On Automating the Doctrine of Double Effect

Naveen Sundar Govindarajulu, Selmer Bringsjord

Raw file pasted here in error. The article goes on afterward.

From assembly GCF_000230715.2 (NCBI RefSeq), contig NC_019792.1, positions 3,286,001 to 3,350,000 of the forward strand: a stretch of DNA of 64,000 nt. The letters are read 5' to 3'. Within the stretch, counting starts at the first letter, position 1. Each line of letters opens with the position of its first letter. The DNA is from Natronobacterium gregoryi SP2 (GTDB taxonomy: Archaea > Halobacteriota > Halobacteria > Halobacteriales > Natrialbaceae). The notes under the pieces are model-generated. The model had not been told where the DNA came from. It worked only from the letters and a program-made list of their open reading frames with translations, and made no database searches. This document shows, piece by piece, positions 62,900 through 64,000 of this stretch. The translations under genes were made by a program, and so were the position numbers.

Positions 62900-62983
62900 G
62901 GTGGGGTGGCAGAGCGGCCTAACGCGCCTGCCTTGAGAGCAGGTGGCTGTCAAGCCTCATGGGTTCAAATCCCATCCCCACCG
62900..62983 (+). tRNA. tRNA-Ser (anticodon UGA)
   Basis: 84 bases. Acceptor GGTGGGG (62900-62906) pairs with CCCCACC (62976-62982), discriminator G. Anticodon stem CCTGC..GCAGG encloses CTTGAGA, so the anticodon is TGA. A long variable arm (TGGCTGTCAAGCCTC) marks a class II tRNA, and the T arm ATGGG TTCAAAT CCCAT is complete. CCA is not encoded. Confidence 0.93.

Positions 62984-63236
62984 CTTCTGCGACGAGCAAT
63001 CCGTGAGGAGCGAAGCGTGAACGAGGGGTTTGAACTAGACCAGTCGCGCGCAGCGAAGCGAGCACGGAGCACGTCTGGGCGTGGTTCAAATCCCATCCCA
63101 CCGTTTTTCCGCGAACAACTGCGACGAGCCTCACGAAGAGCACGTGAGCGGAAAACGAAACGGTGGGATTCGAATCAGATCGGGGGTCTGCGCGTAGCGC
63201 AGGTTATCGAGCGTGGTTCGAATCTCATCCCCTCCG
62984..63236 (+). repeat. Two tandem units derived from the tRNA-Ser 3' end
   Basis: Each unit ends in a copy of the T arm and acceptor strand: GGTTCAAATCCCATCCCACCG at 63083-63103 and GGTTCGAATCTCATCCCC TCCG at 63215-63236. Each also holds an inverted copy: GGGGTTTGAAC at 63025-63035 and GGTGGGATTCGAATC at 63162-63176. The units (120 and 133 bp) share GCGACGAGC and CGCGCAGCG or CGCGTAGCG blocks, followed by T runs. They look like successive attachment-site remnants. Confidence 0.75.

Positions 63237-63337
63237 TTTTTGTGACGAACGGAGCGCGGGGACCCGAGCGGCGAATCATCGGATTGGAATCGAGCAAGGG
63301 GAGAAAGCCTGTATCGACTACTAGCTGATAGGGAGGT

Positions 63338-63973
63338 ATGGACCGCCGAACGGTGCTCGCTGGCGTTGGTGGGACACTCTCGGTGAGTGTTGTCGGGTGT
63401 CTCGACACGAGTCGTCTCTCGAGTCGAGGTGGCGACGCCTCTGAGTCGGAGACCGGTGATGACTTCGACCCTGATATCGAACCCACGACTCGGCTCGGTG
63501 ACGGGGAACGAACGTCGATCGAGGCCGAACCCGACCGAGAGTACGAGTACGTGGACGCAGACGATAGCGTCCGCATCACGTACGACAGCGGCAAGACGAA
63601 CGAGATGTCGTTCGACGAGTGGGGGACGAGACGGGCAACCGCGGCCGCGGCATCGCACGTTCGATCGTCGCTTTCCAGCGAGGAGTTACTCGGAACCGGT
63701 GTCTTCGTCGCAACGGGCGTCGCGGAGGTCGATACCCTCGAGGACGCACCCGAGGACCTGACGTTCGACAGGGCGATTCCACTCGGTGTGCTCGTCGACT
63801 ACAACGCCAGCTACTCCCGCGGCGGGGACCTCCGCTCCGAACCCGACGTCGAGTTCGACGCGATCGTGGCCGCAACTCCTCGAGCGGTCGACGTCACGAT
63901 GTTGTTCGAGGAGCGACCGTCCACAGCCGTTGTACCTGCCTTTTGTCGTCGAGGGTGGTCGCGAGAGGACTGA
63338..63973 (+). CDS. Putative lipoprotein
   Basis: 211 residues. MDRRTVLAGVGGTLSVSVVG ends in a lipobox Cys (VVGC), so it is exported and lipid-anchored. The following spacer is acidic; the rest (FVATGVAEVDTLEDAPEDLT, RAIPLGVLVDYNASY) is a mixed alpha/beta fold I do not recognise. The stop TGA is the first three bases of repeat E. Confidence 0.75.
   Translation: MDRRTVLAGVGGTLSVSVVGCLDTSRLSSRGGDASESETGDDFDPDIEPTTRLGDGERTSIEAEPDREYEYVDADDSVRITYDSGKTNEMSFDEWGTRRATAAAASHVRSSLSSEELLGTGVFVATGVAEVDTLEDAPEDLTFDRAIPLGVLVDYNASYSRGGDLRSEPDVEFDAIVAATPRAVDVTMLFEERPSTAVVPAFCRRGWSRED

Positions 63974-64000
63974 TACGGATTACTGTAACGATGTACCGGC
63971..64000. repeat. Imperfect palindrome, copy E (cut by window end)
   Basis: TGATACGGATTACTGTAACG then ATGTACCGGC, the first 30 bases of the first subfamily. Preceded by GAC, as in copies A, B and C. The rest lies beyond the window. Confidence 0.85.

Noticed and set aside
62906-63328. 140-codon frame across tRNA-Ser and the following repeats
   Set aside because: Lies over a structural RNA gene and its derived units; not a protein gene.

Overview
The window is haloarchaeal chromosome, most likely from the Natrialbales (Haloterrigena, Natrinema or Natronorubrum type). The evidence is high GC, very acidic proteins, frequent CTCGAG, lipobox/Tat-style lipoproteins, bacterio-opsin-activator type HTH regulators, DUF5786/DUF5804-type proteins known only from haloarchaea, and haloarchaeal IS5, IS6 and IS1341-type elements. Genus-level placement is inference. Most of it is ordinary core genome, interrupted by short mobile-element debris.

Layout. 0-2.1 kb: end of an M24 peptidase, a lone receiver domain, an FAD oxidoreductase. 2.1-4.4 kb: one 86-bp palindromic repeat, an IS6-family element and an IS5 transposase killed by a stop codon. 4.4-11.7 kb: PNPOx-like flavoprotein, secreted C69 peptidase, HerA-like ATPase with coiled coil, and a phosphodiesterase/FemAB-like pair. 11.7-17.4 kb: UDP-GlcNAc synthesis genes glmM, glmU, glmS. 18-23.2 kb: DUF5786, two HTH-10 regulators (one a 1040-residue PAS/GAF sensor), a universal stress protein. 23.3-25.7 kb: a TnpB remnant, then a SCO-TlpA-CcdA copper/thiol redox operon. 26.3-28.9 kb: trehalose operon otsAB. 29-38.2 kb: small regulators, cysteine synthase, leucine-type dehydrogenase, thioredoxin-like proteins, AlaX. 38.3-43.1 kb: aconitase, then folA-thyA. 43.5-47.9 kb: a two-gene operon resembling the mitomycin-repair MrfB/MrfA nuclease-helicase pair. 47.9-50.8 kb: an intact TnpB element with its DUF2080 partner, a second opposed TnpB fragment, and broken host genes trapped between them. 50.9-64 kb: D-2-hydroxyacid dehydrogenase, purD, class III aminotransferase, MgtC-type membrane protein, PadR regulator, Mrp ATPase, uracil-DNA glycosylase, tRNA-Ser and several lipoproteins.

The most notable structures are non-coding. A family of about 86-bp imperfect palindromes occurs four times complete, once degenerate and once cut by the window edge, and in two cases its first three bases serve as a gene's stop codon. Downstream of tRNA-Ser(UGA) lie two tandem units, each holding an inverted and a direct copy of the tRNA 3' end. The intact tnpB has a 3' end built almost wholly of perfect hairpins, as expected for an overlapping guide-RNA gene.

The doctrine of double effect ($\mathcal{DDE}$) is a long-studied ethical principle that governs when actions that have both positive and negative effects are to be allowed. The goal in this paper is to automate $\mathcal{DDE}$. We briefly present $\mathcal{DDE}$, and use a first-order modal logic, the deontic cognitive event calculus, as our framework to formalize the doctrine. We present formalizations of increasingly stronger versions of the principle, including what is known as the doctrine of triple effect. We then use our framework to simulate successfully scenarios that have been used to test for the presence of the principle in human subjects. Our framework can be used in two different modes: One can use it to build $\mathcal{DDE}$-compliant autonomous systems from scratch, or one can use it to verify that a given AI system is $\mathcal{DDE}$-compliant, by applying a $\mathcal{DDE}$ layer on an existing system or model. For the latter mode, the underlying AI system can be built using any architecture (planners, deep neural networks, bayesian networks, knowledge-representation systems, or a hybrid); as long as the system exposes a few parameters in its model, such verification is possible. The role of the $\mathcal{DDE}$ layer here is akin to a (dynamic or static) software verifier that examines existing software modules. Finally, we end by presenting initial work on how one can apply our $\mathcal{DDE}$ layer to the STRIPS-style planning model, and to a modified POMDP model.This is preliminary work to illustrate the feasibility of the second mode, and we hope that our initial sketches can be useful for other researchers in incorporating DDE in their own frameworks.

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